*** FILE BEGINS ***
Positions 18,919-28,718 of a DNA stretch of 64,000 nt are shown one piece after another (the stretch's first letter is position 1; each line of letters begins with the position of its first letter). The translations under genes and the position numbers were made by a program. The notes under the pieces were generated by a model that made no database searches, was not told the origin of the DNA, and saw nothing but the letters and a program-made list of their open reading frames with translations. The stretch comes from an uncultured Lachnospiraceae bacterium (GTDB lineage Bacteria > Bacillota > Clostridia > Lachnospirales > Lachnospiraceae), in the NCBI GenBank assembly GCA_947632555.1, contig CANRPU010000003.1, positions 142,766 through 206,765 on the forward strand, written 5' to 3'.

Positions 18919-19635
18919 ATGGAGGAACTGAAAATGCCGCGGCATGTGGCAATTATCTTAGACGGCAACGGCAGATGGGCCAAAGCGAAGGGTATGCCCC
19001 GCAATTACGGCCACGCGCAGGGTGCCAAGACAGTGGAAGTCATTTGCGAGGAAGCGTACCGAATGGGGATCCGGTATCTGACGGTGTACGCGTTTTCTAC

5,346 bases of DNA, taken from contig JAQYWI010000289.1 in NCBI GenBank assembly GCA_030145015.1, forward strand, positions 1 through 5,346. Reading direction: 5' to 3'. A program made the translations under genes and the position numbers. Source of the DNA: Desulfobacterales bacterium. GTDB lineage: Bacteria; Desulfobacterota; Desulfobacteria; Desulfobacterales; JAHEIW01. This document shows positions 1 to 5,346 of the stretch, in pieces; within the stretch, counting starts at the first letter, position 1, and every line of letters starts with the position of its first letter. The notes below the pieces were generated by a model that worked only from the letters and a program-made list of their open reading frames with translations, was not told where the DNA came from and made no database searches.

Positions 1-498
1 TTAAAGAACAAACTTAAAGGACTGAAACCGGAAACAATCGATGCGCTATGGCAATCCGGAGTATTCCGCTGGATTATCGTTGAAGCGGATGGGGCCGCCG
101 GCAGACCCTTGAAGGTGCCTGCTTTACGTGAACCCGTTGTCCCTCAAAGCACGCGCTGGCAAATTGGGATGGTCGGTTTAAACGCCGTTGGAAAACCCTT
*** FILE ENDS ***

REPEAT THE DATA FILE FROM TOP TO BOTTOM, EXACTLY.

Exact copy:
Positions 18,919-28,718 of a DNA stretch of 64,000 nt are shown one piece after another (the stretch's first letter is position 1; each line of letters begins with the position of its first letter). The translations under genes and the position numbers were made by a program. The notes under the pieces were generated by a model that made no database searches, was not told the origin of the DNA, and saw nothing but the letters and a program-made list of their open reading frames with translations. The stretch comes from an uncultured Lachnospiraceae bacterium (GTDB lineage Bacteria > Bacillota > Clostridia > Lachnospirales > Lachnospiraceae), in the NCBI GenBank assembly GCA_947632555.1, contig CANRPU010000003.1, positions 142,766 through 206,765 on the forward strand, written 5' to 3'.

Positions 18919-19635
18919 ATGGAGGAACTGAAAATGCCGCGGCATGTGGCAATTATCTTAGACGGCAACGGCAGATGGGCCAAAGCGAAGGGTATGCCCC
19001 GCAATTACGGCCACGCGCAGGGTGCCAAGACAGTGGAAGTCATTTGCGAGGAAGCGTACCGAATGGGGATCCGGTATCTGACGGTGTACGCGTTTTCTAC

5,346 bases of DNA, taken from contig JAQYWI010000289.1 in NCBI GenBank assembly GCA_030145015.1, forward strand, positions 1 through 5,346. Reading direction: 5' to 3'. A program made the translations under genes and the position numbers. Source of the DNA: Desulfobacterales bacterium. GTDB lineage: Bacteria; Desulfobacterota; Desulfobacteria; Desulfobacterales; JAHEIW01. This document shows positions 1 to 5,346 of the stretch, in pieces; within the stretch, counting starts at the first letter, position 1, and every line of letters starts with the position of its first letter. The notes below the pieces were generated by a model that worked only from the letters and a program-made list of their open reading frames with translations, was not told where the DNA came from and made no database searches.

Positions 1-498
1 TTAAAGAACAAACTTAAAGGACTGAAACCGGAAACAATCGATGCGCTATGGCAATCCGGAGTATTCCGCTGGATTATCGTTGAAGCGGATGGGGCCGCCG
101 GCAGACCCTTGAAGGTGCCTGCTTTACGTGAACCCGTTGTCCCTCAAAGCACGCGCTGGCAAATTGGGATGGTCGGTTTAAACGCCGTTGGAAAACCCTT